Nice way to make the point! How close were you able to buy to the low? I made a decent purchase around Feb. 23 or so – for the stock I bought, that was *its* all-time low… but looking back I wish I’d had more opportunity cash so I could have bought some others, too… (if I did, I probably would have).

Mar 14, 2010
1:44 pm

Matt, this is OUTSTANDING advice. I suppose what keeps most of us from carrying it out is that it requires nerves of steel, and most of us don’t have them! :-(

Of course, the limiting factor is that we’re reeling from losses on the way down to the bottom, so not only are our nerves shredded, but we also don’t have the cash!

Then there’s the bandwagon financial world clutter that we’re all immersed in, carrying the relentless message to BUY no matter what the market. A more coherent strategy might be one that advises getting out of the market and storing cash after a big run up, then jumping in with both feet–and a big wad of cash–after the market tanks. But when ever the market rises for a period of time, we get predictions of DOW 15,000 or DOW 20,000.

Unless you’re a real market guy, how do you make sense of that?

That being said, more than a few yellow lights should be flashing now that the market is up 68% in one year, would you agree?

Mar 14, 2010
3:27 pm
#3 Matt SF :

Thanks Kevin. Having cash to put to work is key, so if you invested all you had prior to the crash, then market timing definitely didn’t work for you. If you waited until Spring 2009, then it did. Just happens that way sometimes.

Then again, that’s where dollar cost averaging every month comes into play, if, you have the extra monthly cash flow to make it happen.

You’re exactly right in that many in mainstream financial media is constantly bullish (Larry Kudlow on CNBC comes to mind). I think it’s wrong from an ethics viewpoint, and you have to know how to weed out the ideologically bullish no matter what versus those folks who are fighting in the trenches. In that sense, it’s much like a General who is claiming to win the war to save face versus the sergeants on the ground who know better. If you were a green soldier trying not to get killed, which would rather believe!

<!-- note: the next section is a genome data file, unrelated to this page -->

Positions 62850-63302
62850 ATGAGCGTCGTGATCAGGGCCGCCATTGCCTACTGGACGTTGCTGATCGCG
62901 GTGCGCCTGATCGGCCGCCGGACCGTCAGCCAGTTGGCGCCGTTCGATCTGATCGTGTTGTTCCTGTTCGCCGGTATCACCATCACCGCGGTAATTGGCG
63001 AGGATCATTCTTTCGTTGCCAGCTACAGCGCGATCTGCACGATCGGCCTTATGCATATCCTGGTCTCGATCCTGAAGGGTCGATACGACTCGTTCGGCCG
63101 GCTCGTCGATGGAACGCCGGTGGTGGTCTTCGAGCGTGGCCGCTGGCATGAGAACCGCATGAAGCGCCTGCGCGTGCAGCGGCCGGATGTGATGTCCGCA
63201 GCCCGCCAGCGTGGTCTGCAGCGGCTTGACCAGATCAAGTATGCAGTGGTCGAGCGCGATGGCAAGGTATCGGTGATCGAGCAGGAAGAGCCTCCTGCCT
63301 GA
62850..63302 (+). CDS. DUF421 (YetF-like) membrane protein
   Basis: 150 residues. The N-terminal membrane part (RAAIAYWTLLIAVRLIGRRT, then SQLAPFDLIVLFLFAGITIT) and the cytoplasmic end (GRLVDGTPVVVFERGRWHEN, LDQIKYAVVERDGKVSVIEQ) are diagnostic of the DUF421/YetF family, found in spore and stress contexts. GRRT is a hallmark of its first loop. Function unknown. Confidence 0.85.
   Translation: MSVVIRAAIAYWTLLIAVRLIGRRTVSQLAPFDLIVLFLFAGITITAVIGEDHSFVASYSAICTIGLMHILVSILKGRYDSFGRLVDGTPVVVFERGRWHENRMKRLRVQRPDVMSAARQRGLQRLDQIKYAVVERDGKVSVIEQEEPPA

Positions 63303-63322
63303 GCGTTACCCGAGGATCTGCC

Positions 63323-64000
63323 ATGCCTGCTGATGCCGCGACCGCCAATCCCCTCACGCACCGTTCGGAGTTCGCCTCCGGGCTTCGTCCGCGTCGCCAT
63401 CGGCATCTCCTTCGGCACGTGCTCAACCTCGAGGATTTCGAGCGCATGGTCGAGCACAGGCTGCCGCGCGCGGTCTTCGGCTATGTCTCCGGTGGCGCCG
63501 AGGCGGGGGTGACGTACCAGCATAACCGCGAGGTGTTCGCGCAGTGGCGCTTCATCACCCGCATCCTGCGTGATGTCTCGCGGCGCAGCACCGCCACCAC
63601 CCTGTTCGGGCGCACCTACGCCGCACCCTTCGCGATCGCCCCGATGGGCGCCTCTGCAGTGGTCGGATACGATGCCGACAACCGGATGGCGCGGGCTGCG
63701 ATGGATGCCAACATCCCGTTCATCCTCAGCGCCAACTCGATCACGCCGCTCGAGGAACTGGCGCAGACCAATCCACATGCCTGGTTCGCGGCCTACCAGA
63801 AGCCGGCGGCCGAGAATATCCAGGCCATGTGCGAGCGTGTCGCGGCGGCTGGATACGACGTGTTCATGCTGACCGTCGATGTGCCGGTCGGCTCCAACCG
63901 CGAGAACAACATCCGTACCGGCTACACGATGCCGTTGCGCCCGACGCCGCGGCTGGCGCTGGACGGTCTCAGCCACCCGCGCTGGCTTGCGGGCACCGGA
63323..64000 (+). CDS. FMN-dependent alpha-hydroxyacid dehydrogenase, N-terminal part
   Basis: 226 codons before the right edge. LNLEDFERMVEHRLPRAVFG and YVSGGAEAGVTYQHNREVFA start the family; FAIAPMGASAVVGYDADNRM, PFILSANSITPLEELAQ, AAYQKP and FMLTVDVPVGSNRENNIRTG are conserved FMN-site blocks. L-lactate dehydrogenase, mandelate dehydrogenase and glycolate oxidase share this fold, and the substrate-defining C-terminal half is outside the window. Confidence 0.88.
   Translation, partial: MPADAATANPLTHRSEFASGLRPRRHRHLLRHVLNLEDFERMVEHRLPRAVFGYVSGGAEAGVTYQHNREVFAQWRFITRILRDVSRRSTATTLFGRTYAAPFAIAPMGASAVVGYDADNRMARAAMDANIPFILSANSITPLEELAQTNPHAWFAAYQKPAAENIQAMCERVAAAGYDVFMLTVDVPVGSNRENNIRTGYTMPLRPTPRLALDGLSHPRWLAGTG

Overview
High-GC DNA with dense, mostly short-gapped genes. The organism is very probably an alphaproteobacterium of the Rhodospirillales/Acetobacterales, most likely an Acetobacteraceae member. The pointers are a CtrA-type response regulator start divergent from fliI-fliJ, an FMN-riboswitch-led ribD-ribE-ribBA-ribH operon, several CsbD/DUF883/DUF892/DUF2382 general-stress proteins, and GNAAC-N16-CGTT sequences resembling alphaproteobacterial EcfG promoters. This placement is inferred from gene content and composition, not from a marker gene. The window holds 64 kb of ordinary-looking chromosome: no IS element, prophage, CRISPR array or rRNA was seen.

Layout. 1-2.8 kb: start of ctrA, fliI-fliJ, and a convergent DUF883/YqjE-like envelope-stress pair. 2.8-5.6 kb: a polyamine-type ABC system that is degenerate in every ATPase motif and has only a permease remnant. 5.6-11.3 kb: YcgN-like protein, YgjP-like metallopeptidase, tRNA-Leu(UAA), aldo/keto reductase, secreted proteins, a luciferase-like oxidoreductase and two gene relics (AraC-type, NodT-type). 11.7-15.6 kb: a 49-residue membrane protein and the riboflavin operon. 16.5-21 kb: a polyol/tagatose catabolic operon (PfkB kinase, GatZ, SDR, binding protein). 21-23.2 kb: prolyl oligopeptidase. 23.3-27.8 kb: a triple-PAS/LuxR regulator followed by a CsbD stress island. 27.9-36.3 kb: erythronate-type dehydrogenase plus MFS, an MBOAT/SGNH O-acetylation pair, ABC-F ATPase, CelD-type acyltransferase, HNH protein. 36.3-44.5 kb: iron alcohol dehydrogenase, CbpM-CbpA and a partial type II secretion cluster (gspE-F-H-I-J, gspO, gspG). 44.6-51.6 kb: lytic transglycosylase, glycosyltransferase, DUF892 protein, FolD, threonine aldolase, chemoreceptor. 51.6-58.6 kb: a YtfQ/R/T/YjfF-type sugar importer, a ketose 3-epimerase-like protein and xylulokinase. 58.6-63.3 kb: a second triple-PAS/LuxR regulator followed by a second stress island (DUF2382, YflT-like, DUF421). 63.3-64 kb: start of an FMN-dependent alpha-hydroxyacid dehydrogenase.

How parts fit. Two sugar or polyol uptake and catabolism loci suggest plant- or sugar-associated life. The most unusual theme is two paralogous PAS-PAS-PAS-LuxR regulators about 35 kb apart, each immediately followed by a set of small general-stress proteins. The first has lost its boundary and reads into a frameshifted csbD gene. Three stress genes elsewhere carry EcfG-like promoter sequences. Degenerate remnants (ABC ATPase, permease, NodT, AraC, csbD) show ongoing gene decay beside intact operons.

Personally, I never listen to anyone who won’t recommend taking profits into good news, to avoid a stock/sector entirely, or maybe even go bearish and short something. That way, at least you know the door swings both ways. I think bad news reporting is 10x more valuable than good news bandwagon news.

And I would certainly agree that we’re on “yellow alert” considering we’ve run so far so fast. I honestly didn’t think we’d be at 1150 on the S&P by March 2010, but that just goes to show how little value short to medium term projections can be. That’s why I like the concept of those “buy and hold forever” stocks, if you’re brave enough to wade into them.

Mar 15, 2010
6:33 pm
#4 tinyhands :

Dollar-cost averaging is an excellent way to leave money on the table. If you have reason to believe that an asset is going to appreciate in value, why wouldn’t you go all in? If you don’t think it is going to appreciate, why would you invest in it? If you’re not sure what it’s going to do, do your homework and start over. (Included in ‘do homework’ is to read “Random Walk”)

Mar 15, 2010
9:33 pm
#5 HT :

Terribly basic advice.

Dollar cost averaging (DCA) is a wonderful way to go broke.

If by some chance you got lucky and were able to DCA into a winner … consider yourself fortunate. But don’t confuse luck with aptitude or intelligence.

What would have happened if i had DCA’ed into Bear Sterns or Lehman? How about Fannie or Freddie? How about GM … how about WorldCom, Enron, etc etc.

The reality is portfolio management is lot more complicated than a buzzword and a cliche.

Buy and hold is dead … we’re now in a trading environment.

Rule #1 … Never Add to Losers.
Rule #2 … If you choose to ignore Rule #1, have an exit strategy and defined stop/mental stop loss.

Mar 15, 2010
10:13 pm
#6 Matt SF :

Buy and hold is dead … we’re now in a trading environment.

You obviously haven’t grasped the basic fact that 99% of most people have no idea how to trade, how to set stop loss orders, much less, how to ignore the emotional swings of trading. That said, why would you encourage them, unless you’re a broker or you’re in the minority of fund managers who outperformed the S&P (or didn’t but still cold calling for clients), to pursue active trading when most of them will get turned into fish bait.

Mar 16, 2010
9:31 am
#7 tinyhands :

@HT: Total non-sequitur to go from “don’t dollar-cost average” to “don’t buy & hold” and spoken like a true b-school dropout. Ibbotson is preemptively spinning in his grave.